The Nebraska Medical Association has sent a letter to the board of Children’s Hospital & Medical Center expressing concerns about “patient care, safety and quality” at the Omaha hospital and the loss of longtime physicians.
Dr. Britt Thedinger, president of the group, wrote that the letter was based on “numerous calls and comments” from physicians in Omaha, Lincoln and elsewhere in Nebraska.
The Medical Association, according to its website, represents almost 3,000 active and retired physicians, residents and medical students across Nebraska. “We as physicians are concerned about the summary suspensions, terminations and resignations of long-time outstanding physician colleagues,” wrote Thedinger, an Omaha ear specialist.
He also said members of the organization “are saddened to hear of children being transferred to outside institutions for additional care because of complications and inadequate specialist physician coverage at Children’s Hospital.”
Thedinger declined to elaborate on those concerns. He said Thursday that he had not received any official response to the letter from the hospital’s board or its administration. The letter was dated Dec. 11.
Dr. Richard Azizkhan, Children’s president and CEO, said in a statement to The World-Herald that the “positive impact (Children’s) is having on the health of children in our region has never been greater.”
He said the hospital recognizes that the community needs additional specialists and other experts so that families are not forced to travel long distances to get specialized care.
“We are working to change that by actively recruiting more specialty physicians; growing our clinical expertise; advancing research and education initiatives; enhancing our physical and virtual infrastructure; and establishing additional collaborative relationships with regional health systems and communities across the region,” he said.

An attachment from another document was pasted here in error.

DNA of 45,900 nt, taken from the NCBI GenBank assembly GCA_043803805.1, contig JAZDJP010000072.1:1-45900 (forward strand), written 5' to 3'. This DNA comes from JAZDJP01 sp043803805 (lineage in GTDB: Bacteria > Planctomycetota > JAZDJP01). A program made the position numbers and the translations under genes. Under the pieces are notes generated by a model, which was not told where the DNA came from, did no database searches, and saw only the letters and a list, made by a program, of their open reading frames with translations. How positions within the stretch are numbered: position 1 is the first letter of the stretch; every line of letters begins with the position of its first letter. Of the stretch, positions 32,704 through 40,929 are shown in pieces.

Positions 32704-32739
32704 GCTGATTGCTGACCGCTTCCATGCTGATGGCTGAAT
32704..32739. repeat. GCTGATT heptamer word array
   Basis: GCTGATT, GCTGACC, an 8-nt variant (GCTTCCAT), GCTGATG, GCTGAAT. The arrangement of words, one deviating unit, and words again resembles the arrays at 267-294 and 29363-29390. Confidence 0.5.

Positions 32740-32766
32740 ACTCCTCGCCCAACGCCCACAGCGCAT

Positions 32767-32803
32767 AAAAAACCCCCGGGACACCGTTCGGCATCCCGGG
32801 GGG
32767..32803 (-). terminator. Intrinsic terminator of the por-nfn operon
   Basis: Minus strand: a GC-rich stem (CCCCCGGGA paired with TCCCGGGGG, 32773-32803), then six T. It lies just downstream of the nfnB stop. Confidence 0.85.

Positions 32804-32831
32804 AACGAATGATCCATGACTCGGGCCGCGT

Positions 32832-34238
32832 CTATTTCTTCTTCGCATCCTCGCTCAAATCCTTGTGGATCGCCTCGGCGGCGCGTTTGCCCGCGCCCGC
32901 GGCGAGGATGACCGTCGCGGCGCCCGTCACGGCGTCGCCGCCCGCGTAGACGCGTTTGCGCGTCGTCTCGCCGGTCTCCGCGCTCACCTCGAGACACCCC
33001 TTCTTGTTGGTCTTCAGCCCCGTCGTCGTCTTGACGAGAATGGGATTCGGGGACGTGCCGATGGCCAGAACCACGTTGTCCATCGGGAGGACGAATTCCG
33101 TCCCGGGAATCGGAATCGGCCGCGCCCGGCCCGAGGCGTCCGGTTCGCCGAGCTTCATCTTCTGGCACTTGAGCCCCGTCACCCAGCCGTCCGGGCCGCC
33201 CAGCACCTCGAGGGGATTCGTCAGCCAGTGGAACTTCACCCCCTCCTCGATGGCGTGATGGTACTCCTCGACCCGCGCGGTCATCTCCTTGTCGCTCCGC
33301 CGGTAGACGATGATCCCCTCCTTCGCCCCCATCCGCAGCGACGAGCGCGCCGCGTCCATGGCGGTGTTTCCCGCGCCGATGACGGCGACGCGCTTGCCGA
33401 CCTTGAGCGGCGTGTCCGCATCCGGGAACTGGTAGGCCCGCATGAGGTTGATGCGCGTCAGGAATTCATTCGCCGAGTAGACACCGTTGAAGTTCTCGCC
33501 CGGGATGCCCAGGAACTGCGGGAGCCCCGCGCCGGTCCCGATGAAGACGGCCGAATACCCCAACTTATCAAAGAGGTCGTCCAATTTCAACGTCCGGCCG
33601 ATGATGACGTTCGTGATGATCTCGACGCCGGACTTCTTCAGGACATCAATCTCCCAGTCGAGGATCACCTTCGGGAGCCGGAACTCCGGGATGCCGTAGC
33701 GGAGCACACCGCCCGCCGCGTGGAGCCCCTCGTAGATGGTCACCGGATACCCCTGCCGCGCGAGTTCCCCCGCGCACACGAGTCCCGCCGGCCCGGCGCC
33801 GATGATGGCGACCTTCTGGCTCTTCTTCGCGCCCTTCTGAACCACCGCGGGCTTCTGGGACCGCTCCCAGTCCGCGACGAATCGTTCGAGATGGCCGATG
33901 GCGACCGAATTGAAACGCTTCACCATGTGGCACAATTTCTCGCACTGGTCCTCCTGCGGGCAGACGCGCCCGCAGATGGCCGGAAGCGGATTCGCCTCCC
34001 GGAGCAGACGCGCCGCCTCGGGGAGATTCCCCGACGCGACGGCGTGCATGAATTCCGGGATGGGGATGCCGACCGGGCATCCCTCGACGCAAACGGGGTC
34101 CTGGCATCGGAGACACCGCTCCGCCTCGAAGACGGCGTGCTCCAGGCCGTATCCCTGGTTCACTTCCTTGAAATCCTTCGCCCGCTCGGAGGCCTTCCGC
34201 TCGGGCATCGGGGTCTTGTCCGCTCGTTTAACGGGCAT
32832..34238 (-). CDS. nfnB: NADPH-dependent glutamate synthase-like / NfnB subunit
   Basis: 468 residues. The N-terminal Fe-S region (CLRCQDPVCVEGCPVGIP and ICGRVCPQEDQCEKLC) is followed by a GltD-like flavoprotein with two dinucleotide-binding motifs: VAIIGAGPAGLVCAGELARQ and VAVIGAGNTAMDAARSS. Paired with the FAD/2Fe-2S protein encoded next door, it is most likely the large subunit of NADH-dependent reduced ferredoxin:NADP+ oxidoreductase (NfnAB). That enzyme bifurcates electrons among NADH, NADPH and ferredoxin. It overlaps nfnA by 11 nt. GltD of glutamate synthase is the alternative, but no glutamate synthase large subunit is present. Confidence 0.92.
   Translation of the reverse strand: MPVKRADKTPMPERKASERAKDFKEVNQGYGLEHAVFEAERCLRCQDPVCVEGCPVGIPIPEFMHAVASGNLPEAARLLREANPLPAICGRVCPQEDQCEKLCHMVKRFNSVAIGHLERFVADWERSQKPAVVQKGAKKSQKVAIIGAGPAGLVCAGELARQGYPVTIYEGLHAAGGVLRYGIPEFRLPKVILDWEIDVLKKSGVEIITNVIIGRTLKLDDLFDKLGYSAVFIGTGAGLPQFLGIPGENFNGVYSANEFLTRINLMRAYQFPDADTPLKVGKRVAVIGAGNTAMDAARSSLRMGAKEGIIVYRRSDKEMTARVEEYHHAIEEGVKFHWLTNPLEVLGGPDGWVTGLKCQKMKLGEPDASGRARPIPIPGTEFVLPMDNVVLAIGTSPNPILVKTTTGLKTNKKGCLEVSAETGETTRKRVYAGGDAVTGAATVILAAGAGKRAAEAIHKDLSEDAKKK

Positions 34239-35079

Azizkhan said the hospital is hiring physicians and “will continue to strengthen the health care available to children in Omaha.”
In the letter, Thedinger called Children’s “a trusted community asset, and for children and their families, a trusted institution.” A physician in private practice, Thedinger noted that he has also been a member of the hospital’s medical staff for more than 26 years.
Two other physicians have told The World-Herald that they were suspended by the hospital in the fall after speaking up about some of the same patient concerns outlined in the letter. They later resigned from Children’s but are still practicing in Omaha.
Several mothers of children who are or have been patients of the two doctors said some families weren’t notified that the physicians were no longer with the hospital. Some patients, they said, have been referred to doctors without the same level of training and experience.
One patient said she has not received notification from the hospital, although she acknowledged that that may be because she has largely seen the doctors in their private practices. Two of her four children have been treated by the two doctors.
Azizkhan said in the statement that hospital officials could not discuss personnel matters. “We can say that from time to time physicians will make decisions based on their individual circumstances. We do all we can to minimize the impact on our patient families and apologize for any inconvenience.”